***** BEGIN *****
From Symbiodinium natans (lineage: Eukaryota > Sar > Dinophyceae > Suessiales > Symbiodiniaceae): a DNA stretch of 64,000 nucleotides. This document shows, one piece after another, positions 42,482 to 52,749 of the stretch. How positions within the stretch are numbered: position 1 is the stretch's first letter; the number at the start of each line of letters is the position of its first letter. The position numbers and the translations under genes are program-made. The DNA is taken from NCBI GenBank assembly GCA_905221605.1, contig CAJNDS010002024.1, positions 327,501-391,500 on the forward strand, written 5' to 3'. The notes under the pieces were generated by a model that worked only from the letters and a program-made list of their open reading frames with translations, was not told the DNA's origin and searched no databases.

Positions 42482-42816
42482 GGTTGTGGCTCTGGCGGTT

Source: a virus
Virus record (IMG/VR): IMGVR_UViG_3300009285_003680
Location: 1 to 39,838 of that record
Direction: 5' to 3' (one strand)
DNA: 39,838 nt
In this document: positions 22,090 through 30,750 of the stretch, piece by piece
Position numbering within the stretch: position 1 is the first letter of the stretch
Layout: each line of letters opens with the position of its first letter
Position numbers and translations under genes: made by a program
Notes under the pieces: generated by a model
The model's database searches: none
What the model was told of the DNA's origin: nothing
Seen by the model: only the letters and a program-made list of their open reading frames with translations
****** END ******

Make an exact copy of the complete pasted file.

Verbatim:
From Symbiodinium natans (lineage: Eukaryota > Sar > Dinophyceae > Suessiales > Symbiodiniaceae): a DNA stretch of 64,000 nucleotides. This document shows, one piece after another, positions 42,482 to 52,749 of the stretch. How positions within the stretch are numbered: position 1 is the stretch's first letter; the number at the start of each line of letters is the position of its first letter. The position numbers and the translations under genes are program-made. The DNA is taken from NCBI GenBank assembly GCA_905221605.1, contig CAJNDS010002024.1, positions 327,501-391,500 on the forward strand, written 5' to 3'. The notes under the pieces were generated by a model that worked only from the letters and a program-made list of their open reading frames with translations, was not told the DNA's origin and searched no databases.

Positions 42482-42816
42482 GGTTGTGGCTCTGGCGGTT

Source: a virus
Virus record (IMG/VR): IMGVR_UViG_3300009285_003680
Location: 1 to 39,838 of that record
Direction: 5' to 3' (one strand)
DNA: 39,838 nt
In this document: positions 22,090 through 30,750 of the stretch, piece by piece
Position numbering within the stretch: position 1 is the first letter of the stretch
Layout: each line of letters opens with the position of its first letter
Position numbers and translations under genes: made by a program
Notes under the pieces: generated by a model
The model's database searches: none
What the model was told of the DNA's origin: nothing
Seen by the model: only the letters and a program-made list of their open reading frames with translations